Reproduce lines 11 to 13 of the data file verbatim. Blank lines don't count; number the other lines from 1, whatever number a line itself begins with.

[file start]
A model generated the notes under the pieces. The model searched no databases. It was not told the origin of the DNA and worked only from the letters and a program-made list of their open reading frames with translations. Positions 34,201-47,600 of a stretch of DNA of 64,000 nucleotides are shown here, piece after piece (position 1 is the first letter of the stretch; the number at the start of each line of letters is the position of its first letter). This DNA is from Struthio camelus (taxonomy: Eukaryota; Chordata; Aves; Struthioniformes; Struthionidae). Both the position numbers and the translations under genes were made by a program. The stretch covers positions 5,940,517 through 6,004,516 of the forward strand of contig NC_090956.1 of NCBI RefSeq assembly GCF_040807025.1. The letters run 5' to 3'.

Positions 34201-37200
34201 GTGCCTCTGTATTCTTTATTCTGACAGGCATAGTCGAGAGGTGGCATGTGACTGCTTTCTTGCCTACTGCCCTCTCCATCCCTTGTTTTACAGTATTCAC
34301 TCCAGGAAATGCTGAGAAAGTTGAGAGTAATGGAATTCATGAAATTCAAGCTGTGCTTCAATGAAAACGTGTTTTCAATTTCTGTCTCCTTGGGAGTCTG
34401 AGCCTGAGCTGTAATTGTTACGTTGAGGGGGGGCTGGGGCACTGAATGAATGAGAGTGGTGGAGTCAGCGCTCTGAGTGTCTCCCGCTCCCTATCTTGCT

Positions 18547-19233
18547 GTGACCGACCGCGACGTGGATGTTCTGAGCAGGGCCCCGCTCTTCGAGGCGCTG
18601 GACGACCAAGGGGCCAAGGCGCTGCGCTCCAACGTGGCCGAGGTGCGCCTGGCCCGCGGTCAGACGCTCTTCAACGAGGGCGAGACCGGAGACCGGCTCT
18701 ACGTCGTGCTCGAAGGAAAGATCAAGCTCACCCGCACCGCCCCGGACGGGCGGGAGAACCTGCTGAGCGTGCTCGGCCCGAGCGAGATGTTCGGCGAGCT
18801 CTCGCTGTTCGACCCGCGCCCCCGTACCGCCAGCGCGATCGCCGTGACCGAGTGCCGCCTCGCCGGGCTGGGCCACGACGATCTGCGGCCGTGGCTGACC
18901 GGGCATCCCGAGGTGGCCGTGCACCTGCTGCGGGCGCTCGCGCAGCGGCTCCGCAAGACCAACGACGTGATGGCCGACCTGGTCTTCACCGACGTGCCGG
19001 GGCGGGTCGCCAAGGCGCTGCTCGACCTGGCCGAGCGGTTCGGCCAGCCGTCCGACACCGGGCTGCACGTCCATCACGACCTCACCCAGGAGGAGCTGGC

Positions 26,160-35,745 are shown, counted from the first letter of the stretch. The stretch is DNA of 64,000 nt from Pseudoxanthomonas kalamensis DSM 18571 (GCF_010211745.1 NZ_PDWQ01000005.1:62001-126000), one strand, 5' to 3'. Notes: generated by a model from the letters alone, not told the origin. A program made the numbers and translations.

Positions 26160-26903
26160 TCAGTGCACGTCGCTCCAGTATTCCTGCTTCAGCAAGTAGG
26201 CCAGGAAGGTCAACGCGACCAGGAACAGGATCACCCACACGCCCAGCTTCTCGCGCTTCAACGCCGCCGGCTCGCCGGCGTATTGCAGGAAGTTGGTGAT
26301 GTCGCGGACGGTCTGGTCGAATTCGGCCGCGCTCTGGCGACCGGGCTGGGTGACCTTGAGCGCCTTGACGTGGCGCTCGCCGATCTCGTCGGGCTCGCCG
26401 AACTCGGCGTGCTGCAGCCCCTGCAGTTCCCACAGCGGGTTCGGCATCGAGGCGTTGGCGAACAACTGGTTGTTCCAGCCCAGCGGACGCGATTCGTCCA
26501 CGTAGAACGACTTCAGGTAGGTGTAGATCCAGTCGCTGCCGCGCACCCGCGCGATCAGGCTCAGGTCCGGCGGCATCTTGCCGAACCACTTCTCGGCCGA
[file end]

18901 GGGCATCCCGAGGTGGCCGTGCACCTGCTGCGGGCGCTCGCGCAGCGGCTCCGCAAGACCAACGACGTGATGGCCGACCTGGTCTTCACCGACGTGCCGG
19001 GGCGGGTCGCCAAGGCGCTGCTCGACCTGGCCGAGCGGTTCGGCCAGCCGTCCGACACCGGGCTGCACGTCCATCACGACCTCACCCAGGAGGAGCTGGC

Positions 26,160-35,745 are shown, counted from the first letter of the stretch. The stretch is DNA of 64,000 nt from Pseudoxanthomonas kalamensis DSM 18571 (GCF_010211745.1 NZ_PDWQ01000005.1:62001-126000), one strand, 5' to 3'. Notes: generated by a model from the letters alone, not told the origin. A program made the numbers and translations.